The 2020 election could have gone either way - or not.
A reader writes that I have it all wrong - the 2020 election could have been thrown to Congress, in which case, Trump would have won. On the other hand, I posited that it was a done deal - Biden would be President - no matter what machinations Trump tried. Who's right? Who's wrong? We both are. It all depends on the fact scenario involved - and illustrates how arcane our Electoral College system is.
Our reader is right that in the event of a so-called "Contingent Election" the House decides who is President and the Senate decides who is Vice President. The Senate selects the Vice President based on a simple majority, while the House selects based on a State-by-State basis, and since Republicans have a majority of Representatives in more States (despite being in the minority overall) it is likely they would have selected Trump as President. In the Senate, they likely would have made Pence VP*. But the reader is right - in the event of a "Contingent Election" Trump would have likely prevailed.
In the United States, a contingent election is the procedure used to elect the president or vice president in the event that no candidate for one or both of these offices wins an absolute majority of votes in the Electoral College. A presidential contingent election is decided by a special vote of the United States House of Representatives, while a vice-presidential contingent election is decided by a vote of the United States Senate. During a contingent election in the House, each state's delegation casts one en bloc vote to determine the president, rather than a vote from each representative. Senators, on the other hand, cast votes individually for vice president.
But... we didn't have a Contingent Election. Such elections occur when there is a tie in the Electoral College (which didn't happen) or there are two slates of electors presented, or it is otherwise impossible to determine who won in the Electoral College. The GOP tried to present alternative slates of electors, but that never went anywhere. And they tried to throw a wrench into the Electoral College vote by objecting to several States' certification. And this latter part is what I was talking about.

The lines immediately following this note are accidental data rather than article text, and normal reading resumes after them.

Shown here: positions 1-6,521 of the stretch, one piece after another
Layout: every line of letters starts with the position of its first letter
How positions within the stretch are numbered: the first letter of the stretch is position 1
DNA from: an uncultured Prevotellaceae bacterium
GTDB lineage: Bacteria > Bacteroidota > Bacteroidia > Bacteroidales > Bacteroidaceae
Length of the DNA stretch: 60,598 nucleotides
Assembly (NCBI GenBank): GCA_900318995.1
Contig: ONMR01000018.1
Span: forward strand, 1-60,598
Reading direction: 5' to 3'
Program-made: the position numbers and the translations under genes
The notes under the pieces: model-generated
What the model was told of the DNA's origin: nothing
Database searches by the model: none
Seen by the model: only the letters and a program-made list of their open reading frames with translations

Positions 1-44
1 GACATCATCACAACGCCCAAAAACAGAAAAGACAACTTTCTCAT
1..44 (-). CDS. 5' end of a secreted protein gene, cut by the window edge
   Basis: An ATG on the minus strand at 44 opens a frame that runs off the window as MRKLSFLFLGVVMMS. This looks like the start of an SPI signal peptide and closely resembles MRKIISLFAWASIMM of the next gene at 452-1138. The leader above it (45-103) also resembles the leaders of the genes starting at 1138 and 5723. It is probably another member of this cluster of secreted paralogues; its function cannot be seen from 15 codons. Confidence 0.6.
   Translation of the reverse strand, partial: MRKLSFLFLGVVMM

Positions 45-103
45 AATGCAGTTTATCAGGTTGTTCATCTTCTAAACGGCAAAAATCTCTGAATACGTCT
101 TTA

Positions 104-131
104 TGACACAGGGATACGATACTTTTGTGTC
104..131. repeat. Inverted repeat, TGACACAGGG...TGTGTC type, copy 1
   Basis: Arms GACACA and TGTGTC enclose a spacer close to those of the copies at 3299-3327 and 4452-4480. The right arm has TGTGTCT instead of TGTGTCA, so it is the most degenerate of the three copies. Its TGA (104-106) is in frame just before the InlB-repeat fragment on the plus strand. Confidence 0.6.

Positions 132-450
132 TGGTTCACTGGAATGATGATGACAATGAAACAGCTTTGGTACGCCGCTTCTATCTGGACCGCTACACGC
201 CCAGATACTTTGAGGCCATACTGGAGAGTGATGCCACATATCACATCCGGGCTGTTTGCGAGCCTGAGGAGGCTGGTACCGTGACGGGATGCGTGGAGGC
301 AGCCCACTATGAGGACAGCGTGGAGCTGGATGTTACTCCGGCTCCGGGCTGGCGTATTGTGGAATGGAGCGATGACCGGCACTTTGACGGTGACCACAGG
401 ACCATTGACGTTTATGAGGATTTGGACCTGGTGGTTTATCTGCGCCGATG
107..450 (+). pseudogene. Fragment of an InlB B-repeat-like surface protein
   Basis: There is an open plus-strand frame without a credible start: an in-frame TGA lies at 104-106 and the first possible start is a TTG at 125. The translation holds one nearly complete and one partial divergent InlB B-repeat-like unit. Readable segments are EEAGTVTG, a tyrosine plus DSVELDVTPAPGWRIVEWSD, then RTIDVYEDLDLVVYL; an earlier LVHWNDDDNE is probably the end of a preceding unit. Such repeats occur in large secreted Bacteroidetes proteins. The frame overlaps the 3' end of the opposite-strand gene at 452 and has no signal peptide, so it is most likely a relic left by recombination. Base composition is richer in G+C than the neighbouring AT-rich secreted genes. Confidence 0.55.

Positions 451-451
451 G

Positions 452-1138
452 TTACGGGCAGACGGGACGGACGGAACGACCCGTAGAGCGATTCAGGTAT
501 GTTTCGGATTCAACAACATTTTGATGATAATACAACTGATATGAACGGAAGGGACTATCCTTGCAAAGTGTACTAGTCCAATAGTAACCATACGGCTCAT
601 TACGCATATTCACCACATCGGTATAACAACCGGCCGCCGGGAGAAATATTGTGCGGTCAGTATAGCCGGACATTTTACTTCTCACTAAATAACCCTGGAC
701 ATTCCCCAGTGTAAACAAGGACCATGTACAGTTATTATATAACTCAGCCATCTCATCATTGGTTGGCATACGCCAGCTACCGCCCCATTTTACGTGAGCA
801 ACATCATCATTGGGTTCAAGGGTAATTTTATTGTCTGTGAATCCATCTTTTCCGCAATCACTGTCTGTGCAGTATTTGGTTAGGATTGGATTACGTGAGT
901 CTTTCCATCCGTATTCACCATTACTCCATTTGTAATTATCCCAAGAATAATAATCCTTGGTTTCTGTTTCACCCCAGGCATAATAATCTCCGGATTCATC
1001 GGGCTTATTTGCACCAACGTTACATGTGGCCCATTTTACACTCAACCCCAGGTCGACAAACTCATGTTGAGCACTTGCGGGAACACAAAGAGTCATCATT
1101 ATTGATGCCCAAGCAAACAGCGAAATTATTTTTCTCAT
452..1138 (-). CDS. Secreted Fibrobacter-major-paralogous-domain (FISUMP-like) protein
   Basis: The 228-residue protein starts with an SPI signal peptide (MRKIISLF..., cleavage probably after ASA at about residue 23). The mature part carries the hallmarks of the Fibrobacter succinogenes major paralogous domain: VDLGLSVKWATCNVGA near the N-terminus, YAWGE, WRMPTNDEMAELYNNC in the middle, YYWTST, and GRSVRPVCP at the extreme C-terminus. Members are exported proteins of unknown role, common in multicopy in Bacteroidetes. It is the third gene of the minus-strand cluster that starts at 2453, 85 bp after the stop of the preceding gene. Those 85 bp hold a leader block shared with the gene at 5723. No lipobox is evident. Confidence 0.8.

If at least one Senator and one Representative objects to a State's slate of Electors, there is an entirely different process that could lead to a Contingent Election:
Once a House member and Senator submit an objection, the two chambers of Congress separate to debate for two hours and to vote on whether to continue counting the votes in light of the objection. Both chambers must vote by a simple majority to concur with the objection for it to stand, otherwise the objection fails.If both chambers of Congress affirm the objection and the objection results in no one candidate receiving the necessary 270-vote Electoral College majority, the 12th Amendment dictates a congressional process for selecting a president and vice president. The House of Representatives votes to elect the new president. As a bloc, members of the House cast one vote per state, choosing between the three candidates who received the most Electoral College votes. The Senate votes to elect the Vice President, casting one vote per senator.
That being said, we stayed up until 2:00 in the morning to watch this spectacle carried out. What was amazing to watch was the Democratic process being carried through, even after a mob stormed the Capitol and tried to murder legislators. The Constitution prevailed.